It’s an age-old question for anyone who is financially planning for the future: should I pay down my debts or add to my savings?
When you’re choosing between paying off a mortgage and boosting your super, the stakes are even higher. Throw in the fact that you may be currently setting up for retirement (as 430,000 Australians are1) and you’ve got a huge decision on your hands.
Let’s examine the issues at the heart of the mortgage versus super conundrum.
Any additional contributions you make towards your super will be locked away until you retire. That means you may struggle to access your cash if an investment opportunity or emergency arises.
Many mortgages have a redraw facility, ensuring any overpayments you make towards a home loan can be withdrawn at a later date. This kind of flexibility can be crucial, but you’ll have to be careful to avoid drawing out equity for frivolous reasons.
Debt recycling (a form of ‘good’ debt) is one way of using the capital tied up in your home to create a positive income stream if you’re worried about having enough money for retirement. Whether or not this is the right move for you will depend on how close you are to retirement and your appetite for risk, among other things.
Any time you’re trying to decide if you should pay down debt or boost your savings, you’ll have to calculate how much interest you stand to lose or gain.
Over payments on your mortgage can significantly reduce the amount of interest you shell out over the duration of the loan. Is this figure more than you would earn in compound interest and investment returns after making additional super contributions?
We have various financial and superannuation tools to help you work out the finer details, but you may also want to consider psychological factors. Some people feel far more relaxed when they have no debt hanging over them.
Choosing between boosting your super and paying off your home is often a difficult decision.
You can make retirement contributions from your pre-tax dollars through salary sacrifice arrangements with an employer.
Salary sacrifice contributions are levied at 15 per cent, which means you will pay less tax overall if your marginal tax rate is above this figure.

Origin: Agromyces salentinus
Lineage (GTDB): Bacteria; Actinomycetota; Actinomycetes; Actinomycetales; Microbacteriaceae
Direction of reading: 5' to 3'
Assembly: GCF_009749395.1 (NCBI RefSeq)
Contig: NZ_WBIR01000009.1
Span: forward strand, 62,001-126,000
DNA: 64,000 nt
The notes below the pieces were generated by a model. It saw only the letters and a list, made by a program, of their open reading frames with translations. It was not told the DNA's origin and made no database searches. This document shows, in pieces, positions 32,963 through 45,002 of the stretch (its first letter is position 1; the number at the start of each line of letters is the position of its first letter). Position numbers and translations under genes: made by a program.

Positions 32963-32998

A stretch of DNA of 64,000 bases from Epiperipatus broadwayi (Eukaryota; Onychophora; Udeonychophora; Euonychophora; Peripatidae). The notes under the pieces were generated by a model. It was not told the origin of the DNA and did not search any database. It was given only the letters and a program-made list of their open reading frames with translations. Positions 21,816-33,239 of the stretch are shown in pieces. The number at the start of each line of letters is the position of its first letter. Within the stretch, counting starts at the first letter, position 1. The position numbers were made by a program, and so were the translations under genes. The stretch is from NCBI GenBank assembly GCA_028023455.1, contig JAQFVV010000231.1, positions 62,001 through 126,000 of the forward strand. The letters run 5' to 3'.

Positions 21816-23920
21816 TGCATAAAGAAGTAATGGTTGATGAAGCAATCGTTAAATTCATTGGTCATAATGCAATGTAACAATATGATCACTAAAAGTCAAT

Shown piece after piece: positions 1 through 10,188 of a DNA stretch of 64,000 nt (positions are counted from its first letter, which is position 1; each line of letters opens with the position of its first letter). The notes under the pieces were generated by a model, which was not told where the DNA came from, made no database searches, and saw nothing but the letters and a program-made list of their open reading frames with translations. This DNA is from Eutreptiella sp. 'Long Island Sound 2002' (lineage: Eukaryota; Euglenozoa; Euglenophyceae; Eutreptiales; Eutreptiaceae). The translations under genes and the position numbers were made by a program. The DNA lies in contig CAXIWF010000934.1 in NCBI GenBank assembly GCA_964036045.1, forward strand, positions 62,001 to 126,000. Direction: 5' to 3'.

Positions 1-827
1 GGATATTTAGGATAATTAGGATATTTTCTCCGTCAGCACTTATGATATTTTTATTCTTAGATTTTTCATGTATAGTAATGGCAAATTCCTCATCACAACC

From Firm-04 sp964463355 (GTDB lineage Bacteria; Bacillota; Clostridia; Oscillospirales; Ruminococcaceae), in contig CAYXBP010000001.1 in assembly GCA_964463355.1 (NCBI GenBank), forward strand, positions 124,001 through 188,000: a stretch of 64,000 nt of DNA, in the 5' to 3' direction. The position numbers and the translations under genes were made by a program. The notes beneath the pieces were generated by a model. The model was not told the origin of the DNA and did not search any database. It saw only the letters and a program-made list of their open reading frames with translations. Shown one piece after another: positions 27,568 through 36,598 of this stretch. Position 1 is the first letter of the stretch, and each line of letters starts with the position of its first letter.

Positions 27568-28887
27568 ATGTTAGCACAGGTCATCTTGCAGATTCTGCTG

Seek superannuation advice from a financial adviser to learn more about how this works in detail, but the higher your marginal tax rate, the more your retirement savings could benefit from salary sacrifice deals.
Making additional payments on your mortgage doesn’t have quite the same benefits, as the money comes from your after-tax salary. However, you still enjoy some advantages. For example, main residence exemption rules mean you don’t have to pay capital gains tax on the profits from a house sale if you live at the property.
You can only pay so much into your super each year before the taxman starts getting a bigger slice of your contributions. New government rules introduced on July 1 this year mean the concessional contribution cap is $25,000 for 2017-18, while the non-concessional cap is $100,000. Click here for more information on recent super reforms.
— ASFA (@asfaAUST) July 14, 2017
Prefer to pay off your mortgage? You may still suffer payment restrictions. Many mortgage providers charge fees for over payments, or limit the amount you’re allowed to whittle down your loan each year.
Choosing between boosting your super and reducing an outstanding home loan isn’t a simple decision – and it’s one you may not want to make on your own.
Calculating interest rates, tax benefits, concession caps and various other financial planning riddles is a complex task that often benefits from the help of a professional.
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